Delirium, Mal realized with a sudden clarity. Not his own just yet, but Simon’s. Course Mal had seen it before. When sickness or injury took hold, no man could be held accountable for the things he said or did, the things he thought of or wanted. Mal wasn’t heartless in times such as that, but he never liked it.

Mal would have thought they’d have some time before the crazies set in, but Simon’s condition was going down faster than Mal knew how to deal with. He couldn’t say for sure, but if Mal could place a wager, he’d ride it all on the yellow eyes and congested chest.

Just in case Mal’s situation wasn’t bad enough, of course.

Worse, Simon just seemed to be getting warmed up, figuratively speaking.

“You think...you think I’m lost,” Simon said with an indignant scoff, his chest heaving with the effort. “But I know...I know what I’m looking for. I know...priorities. Sacrifice. More than a word, more than...a word. Just a word...to you.”

It was an awkward thing, even more so than before. Mal didn’t know much of the boy’s life -- he hadn’t been asking and Simon hadn’t been telling. He’d guessed the boy was privileged. Life on Osiris, a place at a top hospital. Simon had all the looks and mannerisms of a boy raised proper and distinguished. Alliance born and bred, probably enough to make any father proud.

So to think of familial strife was a bit surprising, in all truth. Simon looked like any family’s golden boy, which is why Mal had it in his mind to hate the doctor so completely. It wasn’t like Simon Tam was probably hard up for admirers in his life.

But Simon’s face was sad, mouth turned down even in his delirium. “Shouldn’t have to choose. Should never have to choose. Spent my life...my life making you...making you happy. Doing my best...for you. I asked you...for one thing. One thing, one time. For River.” Simon’s face tightened, fists gripping at the blankets wrapped around him. Eyes squeezed shut, Mal tried not to flinch when a tear leaked out. “And you said...no. Just...no. One thing and...and you said no.”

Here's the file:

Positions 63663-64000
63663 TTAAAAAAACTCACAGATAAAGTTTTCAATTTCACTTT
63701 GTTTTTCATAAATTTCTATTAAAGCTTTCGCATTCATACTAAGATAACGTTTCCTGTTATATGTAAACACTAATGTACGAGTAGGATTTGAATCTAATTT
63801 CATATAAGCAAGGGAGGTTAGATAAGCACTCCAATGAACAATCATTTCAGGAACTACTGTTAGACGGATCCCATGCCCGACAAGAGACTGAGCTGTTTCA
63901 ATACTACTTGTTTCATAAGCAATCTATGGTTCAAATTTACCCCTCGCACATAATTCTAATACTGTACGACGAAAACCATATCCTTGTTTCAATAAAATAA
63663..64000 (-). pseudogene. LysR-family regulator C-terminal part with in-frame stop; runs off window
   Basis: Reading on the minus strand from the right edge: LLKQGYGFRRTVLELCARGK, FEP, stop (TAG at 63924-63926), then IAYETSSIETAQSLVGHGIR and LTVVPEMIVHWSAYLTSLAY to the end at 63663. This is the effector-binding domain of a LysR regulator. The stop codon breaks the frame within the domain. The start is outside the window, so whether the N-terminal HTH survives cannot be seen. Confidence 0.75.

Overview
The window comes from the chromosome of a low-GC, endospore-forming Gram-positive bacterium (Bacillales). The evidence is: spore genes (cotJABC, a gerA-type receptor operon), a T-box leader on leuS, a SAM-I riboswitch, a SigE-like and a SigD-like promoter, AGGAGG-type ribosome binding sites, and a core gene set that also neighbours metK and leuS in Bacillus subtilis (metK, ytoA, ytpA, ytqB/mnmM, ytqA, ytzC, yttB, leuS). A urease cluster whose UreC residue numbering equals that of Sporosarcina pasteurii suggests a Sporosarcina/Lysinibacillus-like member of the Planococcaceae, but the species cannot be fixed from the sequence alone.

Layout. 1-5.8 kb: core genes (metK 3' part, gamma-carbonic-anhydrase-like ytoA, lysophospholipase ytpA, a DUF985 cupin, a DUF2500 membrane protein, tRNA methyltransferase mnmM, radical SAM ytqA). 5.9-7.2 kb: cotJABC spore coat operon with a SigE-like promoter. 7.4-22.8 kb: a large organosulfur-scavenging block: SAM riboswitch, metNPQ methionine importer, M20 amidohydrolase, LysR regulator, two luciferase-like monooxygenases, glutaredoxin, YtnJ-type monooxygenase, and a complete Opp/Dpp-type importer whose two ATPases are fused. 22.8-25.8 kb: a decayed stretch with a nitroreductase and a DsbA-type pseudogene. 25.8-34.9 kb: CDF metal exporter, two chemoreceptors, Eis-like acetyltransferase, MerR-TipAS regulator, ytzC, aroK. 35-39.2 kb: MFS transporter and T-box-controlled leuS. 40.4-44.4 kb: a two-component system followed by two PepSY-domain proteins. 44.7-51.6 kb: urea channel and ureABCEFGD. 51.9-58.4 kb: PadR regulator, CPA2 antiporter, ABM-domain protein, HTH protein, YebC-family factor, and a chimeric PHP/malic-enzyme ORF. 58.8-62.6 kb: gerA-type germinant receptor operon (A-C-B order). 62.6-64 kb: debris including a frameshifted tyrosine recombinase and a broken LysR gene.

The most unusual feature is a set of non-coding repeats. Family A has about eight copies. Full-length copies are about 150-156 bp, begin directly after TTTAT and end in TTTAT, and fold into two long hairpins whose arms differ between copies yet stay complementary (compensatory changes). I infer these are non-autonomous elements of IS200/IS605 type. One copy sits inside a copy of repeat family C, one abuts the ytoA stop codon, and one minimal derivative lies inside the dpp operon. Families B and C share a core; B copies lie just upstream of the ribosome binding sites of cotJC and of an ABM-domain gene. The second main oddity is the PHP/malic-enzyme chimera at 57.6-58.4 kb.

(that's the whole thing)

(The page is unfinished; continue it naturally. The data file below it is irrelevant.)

Swallowing, Mal looked away, wishing there was someplace else to be, something else to do. This wasn’t his place, especially not with Simon. These were not confessions meant for his ears, and he had no sense of what to do with them except wish to hell he wasn’t here.

“Family should be there...family should be there,” Simon said, more strongly this time. His breathing was agitated, his expression tense. “No matter...no matter what. Family should...family...”

The boy’s voice drifted, his features relaxing somewhat as the delirium waned with his energy.

Mal kept himself still, eyes purposefully averted away. It was sometimes a hard thing to reconcile in Simon, the way he was all Alliance and still a fugitive. Simon was a golden boy who had fallen from grace. Mal had never considered what the Tam parents might have thought of all this. If they missed their son, if they worried about their daughter. If they had any concern or sense of how their children were.

Losing family was hard, Mal knew that. Losing family while they were all still breathing -- that was a different kind of pain, a different kind of weight.

Simon’s voice was softer now, barely audible. “Don’t tell...don’t tell River. Let her...believe. She needs to believe. She needs to believe...family. Not for me...for River. River.”

The regret in Simon’s voice. The yearning. The love. Simon was many things including a general pain in Mal’s ass, but he was loyal to his causes. Damn near stupid in his dedication. To think Simon would lay it down for two minutes for a family he didn’t know. How much more for his sister. How much Simon had given up to get her out. to hide her on Serenity.

What Simon’s life was now, what it had been. Sacrifice was more than a word for Simon Tam. It was the essence of his life, a cause the boy would die for.

A cause the boy might actually die for.

Mal couldn’t help it; his eyes turned back toward Simon, heart lurching in his chest.